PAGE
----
SAN DIEGO (KGTV) -- State Assemblyman Todd Gloria leads the way in the race to become San Diego’s next mayor, while the initiative to increase the city’s hotel tax may not have enough support to pass, according to a new poll.
An exclusive KGTV/San Diego Union-Tribune poll released Tuesday examines how city voters feel about the mayoral and city attorney races, as well as the proposal known as Measure C, ahead of the primary election. SurveyUSA polled 518 likely voters for the poll.
Six weeks before the city’s primary election, the Democrat Gloria leads the pack with 29 percent of the vote. City Councilman Scott Sherman, a Republican, is second with 18 percent of the vote, followed by Democratic City Councilwoman Barbara Bry with 13 percent. The margin of error was 5.2 percent. Only the top two vote-getters, regardless of party affiliation, will be placed on the ballot for the Nov. 3 general election.
"A lot of people are just instinctively pulling a 'D' lever because of what they see in national politics and that is a significant obstacle for Republicans in San Diego politics," said Thad Kousser, who chairs the political science department at U.C. San Diego.
Democrats have opened a commanding lead in voter registration over Republicans in the city of San Diego, with 327,535 Democrats to 163,031 Republicans and 231,949 declined-to-states, according to the Registrar of Voters.
According to voters who took part in the poll, homelessness (22 percent) and affordable housing (21 percent) are the top two important city issues that could impact how they vote in the mayor’s race. Road repairs (18 percent) and the candidate’s character (16 percent) are also important factors for voters, the poll shows.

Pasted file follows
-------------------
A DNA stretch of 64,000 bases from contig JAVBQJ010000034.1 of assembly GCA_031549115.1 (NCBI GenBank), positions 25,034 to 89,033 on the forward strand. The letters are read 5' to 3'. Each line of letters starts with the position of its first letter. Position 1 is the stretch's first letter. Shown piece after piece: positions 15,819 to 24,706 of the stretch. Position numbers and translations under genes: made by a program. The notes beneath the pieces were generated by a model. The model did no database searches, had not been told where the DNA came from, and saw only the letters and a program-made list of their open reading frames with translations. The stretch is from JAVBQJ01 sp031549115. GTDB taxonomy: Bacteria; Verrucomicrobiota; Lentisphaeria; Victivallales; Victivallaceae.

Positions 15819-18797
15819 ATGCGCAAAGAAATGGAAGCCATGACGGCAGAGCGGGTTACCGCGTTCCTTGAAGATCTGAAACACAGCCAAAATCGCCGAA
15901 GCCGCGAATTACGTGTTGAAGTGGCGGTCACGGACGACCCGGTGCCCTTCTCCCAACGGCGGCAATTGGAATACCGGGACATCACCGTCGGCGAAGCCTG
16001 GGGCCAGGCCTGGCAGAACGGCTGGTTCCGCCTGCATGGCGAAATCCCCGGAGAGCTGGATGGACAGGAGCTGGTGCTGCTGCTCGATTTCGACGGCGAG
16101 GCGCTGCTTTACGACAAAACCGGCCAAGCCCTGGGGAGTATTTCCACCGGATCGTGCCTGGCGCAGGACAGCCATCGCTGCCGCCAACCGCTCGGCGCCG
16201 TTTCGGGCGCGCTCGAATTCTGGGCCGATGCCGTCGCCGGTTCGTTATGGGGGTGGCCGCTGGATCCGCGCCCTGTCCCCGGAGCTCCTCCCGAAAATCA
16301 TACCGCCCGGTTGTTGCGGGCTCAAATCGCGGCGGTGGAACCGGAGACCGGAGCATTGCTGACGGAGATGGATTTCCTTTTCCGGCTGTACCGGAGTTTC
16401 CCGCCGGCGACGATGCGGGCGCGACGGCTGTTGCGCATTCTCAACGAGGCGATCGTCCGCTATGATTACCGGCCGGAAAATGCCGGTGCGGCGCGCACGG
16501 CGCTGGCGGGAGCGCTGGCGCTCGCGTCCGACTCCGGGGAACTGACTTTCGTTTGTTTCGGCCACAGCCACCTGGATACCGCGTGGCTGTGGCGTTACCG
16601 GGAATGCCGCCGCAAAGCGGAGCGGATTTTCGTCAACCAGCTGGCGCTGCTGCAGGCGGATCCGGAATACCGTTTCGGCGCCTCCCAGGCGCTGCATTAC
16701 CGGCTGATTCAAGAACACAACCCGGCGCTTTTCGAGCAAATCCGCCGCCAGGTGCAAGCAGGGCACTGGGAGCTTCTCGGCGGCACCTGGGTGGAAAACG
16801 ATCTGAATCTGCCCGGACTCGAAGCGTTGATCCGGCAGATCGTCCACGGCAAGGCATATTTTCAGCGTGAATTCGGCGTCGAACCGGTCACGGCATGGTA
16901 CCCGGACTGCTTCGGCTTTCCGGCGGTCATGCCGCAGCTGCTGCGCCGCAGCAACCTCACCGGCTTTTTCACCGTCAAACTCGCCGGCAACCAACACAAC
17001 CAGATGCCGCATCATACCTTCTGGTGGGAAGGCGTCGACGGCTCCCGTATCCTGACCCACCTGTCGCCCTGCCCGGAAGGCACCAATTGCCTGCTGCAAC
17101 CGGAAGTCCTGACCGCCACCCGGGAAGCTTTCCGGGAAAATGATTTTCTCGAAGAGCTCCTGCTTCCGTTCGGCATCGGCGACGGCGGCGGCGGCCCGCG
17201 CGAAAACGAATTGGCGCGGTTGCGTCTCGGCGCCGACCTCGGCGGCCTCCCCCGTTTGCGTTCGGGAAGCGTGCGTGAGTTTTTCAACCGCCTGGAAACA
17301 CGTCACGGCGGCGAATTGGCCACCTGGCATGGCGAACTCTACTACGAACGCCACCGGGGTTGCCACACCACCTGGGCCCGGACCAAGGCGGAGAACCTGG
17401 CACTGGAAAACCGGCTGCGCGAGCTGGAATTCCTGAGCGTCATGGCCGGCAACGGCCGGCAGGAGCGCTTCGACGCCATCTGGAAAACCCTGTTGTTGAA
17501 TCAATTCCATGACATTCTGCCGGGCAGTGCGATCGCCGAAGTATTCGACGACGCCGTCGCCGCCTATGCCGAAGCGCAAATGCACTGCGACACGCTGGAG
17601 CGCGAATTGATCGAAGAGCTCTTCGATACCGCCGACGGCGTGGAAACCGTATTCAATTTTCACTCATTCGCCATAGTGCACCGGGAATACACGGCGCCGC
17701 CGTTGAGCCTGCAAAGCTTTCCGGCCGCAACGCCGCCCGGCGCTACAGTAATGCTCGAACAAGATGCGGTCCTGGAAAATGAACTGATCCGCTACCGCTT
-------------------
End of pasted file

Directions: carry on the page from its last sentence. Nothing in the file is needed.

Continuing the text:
CITY ATTORNEY’S RACE
Incumbent City Attorney Mara Elliott (28 percent of the vote) and challenger Cory Briggs (18 percent) appear poised to be the final two to advance to the Nov. 3 general election, the poll shows. However, the poll shows a whopping 48 percent of likely voters are undecided in this race.
The poll shows 33 percent of voters would be in favor of a proposal to add affordable housing to their neighborhood. While 23 percent are opposed, 44 percent of San Diego voters would need to know more about a proposal before making a decision.
Meanwhile, 49 percent of likely voters want tougher city regulations on electric scooters, the poll shows. Only 16 percent think regulations on scooters should ease, with 27 percent believe an outright ban on scooters should be put into place.
SAFE PARKING LOTS
REMOVING PARKING SPACES FOR BIKE LANES
CLIMATE ACTION PLAN